Sir Isaac Newton’s apple tree to defy Earth’s gravity on Nasa space flight

A piece of the apple tree that inspired Sir Isaac Newton’s theory of gravity is set to defy the force by being sent into space.

 The four inch section of wood is normally held in the Royal Society’s archives, but it will be launched on the space shuttle Atlantis on its next mission to the International Space Station.
It will be carried by British-born astronaut Dr Piers Sellers as part of the academic institution’s 350th anniversary celebrations.

The tree sample will be accompanied on its trip into space by an image of Sir Isaac, also donated by the Royal Society.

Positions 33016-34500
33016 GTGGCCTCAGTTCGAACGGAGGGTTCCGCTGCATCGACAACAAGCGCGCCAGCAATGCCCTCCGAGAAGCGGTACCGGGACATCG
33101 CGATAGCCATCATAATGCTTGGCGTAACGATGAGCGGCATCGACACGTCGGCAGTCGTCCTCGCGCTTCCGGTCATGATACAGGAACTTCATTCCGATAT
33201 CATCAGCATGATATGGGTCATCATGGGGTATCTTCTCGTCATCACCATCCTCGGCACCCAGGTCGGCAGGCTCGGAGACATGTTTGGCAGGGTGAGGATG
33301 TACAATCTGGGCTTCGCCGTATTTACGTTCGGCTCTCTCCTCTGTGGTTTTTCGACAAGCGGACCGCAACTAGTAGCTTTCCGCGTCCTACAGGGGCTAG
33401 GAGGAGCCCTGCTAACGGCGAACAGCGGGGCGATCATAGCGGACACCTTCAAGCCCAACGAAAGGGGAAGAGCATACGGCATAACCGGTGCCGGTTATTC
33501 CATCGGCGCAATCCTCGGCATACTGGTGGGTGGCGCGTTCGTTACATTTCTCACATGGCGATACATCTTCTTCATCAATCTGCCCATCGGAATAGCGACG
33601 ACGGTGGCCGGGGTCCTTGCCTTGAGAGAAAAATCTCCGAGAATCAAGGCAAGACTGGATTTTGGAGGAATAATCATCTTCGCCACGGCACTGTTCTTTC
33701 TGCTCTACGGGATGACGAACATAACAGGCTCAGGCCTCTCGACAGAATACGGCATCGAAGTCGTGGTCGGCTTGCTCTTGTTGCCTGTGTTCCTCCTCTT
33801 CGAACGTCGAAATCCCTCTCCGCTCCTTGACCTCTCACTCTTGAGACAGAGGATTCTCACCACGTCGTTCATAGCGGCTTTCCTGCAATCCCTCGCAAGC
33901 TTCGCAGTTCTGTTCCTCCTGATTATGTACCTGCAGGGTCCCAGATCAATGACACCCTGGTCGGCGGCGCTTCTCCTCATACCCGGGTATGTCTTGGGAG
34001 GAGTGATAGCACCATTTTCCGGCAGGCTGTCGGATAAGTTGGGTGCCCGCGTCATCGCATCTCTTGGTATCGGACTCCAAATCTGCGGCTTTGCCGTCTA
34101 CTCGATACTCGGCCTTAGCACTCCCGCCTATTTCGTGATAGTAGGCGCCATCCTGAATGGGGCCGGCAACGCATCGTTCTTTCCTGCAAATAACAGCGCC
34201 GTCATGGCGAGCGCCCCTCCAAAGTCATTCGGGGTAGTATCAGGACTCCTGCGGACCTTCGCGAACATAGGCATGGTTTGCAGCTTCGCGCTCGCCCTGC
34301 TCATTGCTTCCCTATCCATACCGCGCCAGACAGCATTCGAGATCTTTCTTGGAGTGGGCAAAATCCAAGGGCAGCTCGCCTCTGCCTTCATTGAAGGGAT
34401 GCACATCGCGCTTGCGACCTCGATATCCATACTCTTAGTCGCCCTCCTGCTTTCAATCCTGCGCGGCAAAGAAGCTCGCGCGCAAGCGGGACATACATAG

Dr Sellers, who was born in Crowborough, Sussex, said: ‘We’re delighted to take this piece of Sir Isaac Newton’s apple tree to orbit. While it’s up there, it will be experiencing no gravity, so if it had an apple on it, the apple wouldn’t fall.

‘I’m pretty sure that Sir Isaac would have loved to see this, assuming he wasn’t spacesick, as it would have proved his first law of motion to be correct.’

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